A jug made in Corinth but unearthed in an Etruscan tomb features an image that has been widely interpreted as representing hoplites fighting in phalanx formation. But a closer examination of this artefact casts serious doubts on this view.
Written by Josho Brouwers and Roel Konijnendijk on 11 April 2020
When it comes to ancient Greek warfare, a lot of scholarship has focused narrowly on the problems related to the so-called “hoplite phalanx”. The term “hoplite” is used to denote a heavy-armed warrior who was equipped with a spear and a large, hollow shield with double-grip. The term “phalanx” is used to denote a broad, close-knit formation with warriors (i.e. hoplites) arranged in rows and ranks.
The key element of the hoplite’s panoply, the so-called Argive shield (don’t call it a hoplon!), first appears in the visual record towards the end of the eighth century BC. The shield is large, round, and hollow. The images often show the inside of the shield, which features a central arm band, porpax, through which the left arm was thrust, while the hand grabbed a handle, antilabê, located near the rim. The side of the shield that would have faced the enemy was sometimes covered with a thin sheet of bronze or featured a thin bronze blazon; in other cases, the wood was painted.
Referring to warriors with Argive shields as “hoplites” is anachronistic when it comes to the Archaic period, i.e. the seventh and sixth centuries BC. The term hoplitês first appears in Pindar (Isthmian 1.23), who lived ca. 518-438 BC, and in Aeschylus’s Seven Against Thebes (466 and 717), first produced in 467 BC (Echeverría 2012). Earlier writers, including the poet Homer, refers to heavy-armed warriors instead by terms such as aichmêtês (spearman) or, in the case of the poet Tyrtaeus, panoplos (armoured man).
The phrase “hoplite phalanx”, phalanx tôn hoplitôn, doesn’t occur in ancient Greek texts until Xenophon uses it in the fourth century BC (Xen. Anab. 6.5.27; cf. 1.8.17 and 6.5.25), or more than two centuries after the date of the Chigi Vase, and almost a century after the Graeco-Persian Wars (ca. 490–479 BC). Indeed, in the 1950s, F.E. Adcock wrote that the term phalanx, as a technical term, “was first generally applied to the Macedonian phalanx” (1957, p. 3 n. 5), so from the later fourth century BC onwards.
It has nevertheless become customary – for better or for worse – to refer to infantry with Argive shields and (thrusting) spears as “hoplites”, even for the period of some two hundred years that precede the earliest attested use of this term in the ancient sources. This usage is problematic, but currently so ingrained as to be impervious to change.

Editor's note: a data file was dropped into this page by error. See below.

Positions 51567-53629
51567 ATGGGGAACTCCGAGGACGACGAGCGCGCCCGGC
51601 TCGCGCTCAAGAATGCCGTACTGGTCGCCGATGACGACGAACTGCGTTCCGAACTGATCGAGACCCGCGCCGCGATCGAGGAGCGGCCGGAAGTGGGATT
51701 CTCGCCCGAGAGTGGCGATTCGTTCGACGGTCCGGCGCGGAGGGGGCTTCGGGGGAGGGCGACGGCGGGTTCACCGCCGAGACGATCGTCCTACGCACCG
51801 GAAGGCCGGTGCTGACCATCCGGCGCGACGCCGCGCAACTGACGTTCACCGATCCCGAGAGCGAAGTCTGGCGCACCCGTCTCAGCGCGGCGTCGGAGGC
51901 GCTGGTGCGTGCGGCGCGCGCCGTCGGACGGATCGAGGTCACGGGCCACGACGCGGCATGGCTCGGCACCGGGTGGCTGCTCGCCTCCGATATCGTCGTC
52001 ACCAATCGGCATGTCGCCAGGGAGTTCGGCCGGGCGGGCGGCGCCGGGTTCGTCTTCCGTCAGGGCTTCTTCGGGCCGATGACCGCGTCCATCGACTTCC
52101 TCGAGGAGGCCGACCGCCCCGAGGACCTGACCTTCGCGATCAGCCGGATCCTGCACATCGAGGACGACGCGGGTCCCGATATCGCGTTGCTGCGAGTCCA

While the introduction of the Argive shield is generally not a point of contention, scholars do differ with respect to how the heavy-armed warriors who wielded the shield fought. There are broadly two camps. According to the so-called orthodoxy, “hoplites” emerged in ca. 700 BC from a new class of “middling farmers”, and they fought in phalanx formation right from the moment of their inception.
Every expression of this view of Greek warfare in the English-speaking world ultimately goes back to one chapter in G.B. Grundy’s Thucydides and the History of his Age (1911). Grundy introduced the idea that the hoplite = phalanx = open battle on the plain. His is the notion that tactics were non-existent and non-hoplites insignificant. He also first introduced the idea that hoplite combat was like “a scrummage at the Rugby game of football”. V.D. Hanson’s work The Western Way of War (1989) is perhaps the most well-known and popular product of the orthodox tradition, but Hanson himself knows very well that his view is entirely derived from Grundy, and offers, in essence, nothing new.
Opposed to the orthodoxy is a more diverse group of scholars – including many contributors to this website – who have been referred to as “heretics”. These commentators have serious reservations about the emergence, in ca. 700 BC, of a class of “middling farmers”, and they also fail to find much evidence to support the idea that these warriors, regardless of their socio-economic background, fought in any kind of massed formation.
A Corinthian vase from Etruria
This article cannot touch on all the finer points of the relevant discussion, but we do want to draw attention to one piece of evidence that adherents to the orthodoxy claim support their early date for the use of the phalanx. It’s an olpe (jug) that was made in Corinth but unearthed in an Etruscan tomb; it is kept in the Villa Giulia, Rome. The style of its decoration is Middle to Late Protocorinthian, which means that it dates to ca. 640 BC. (As an aside, all dates for pottery styles of the Archaic period are probably a bit too early.)
As far as Corinthian pottery is concerned, this olpe is a little out of the ordinary. Most Corinthian fine wares with painted decoration tend to be rather small; this olpe is quite large, standing 26 cm tall. Most Corinthian pots also feature animals and floral motives: this vase is among the far smaller group of Corinthian vessels that feature human figures.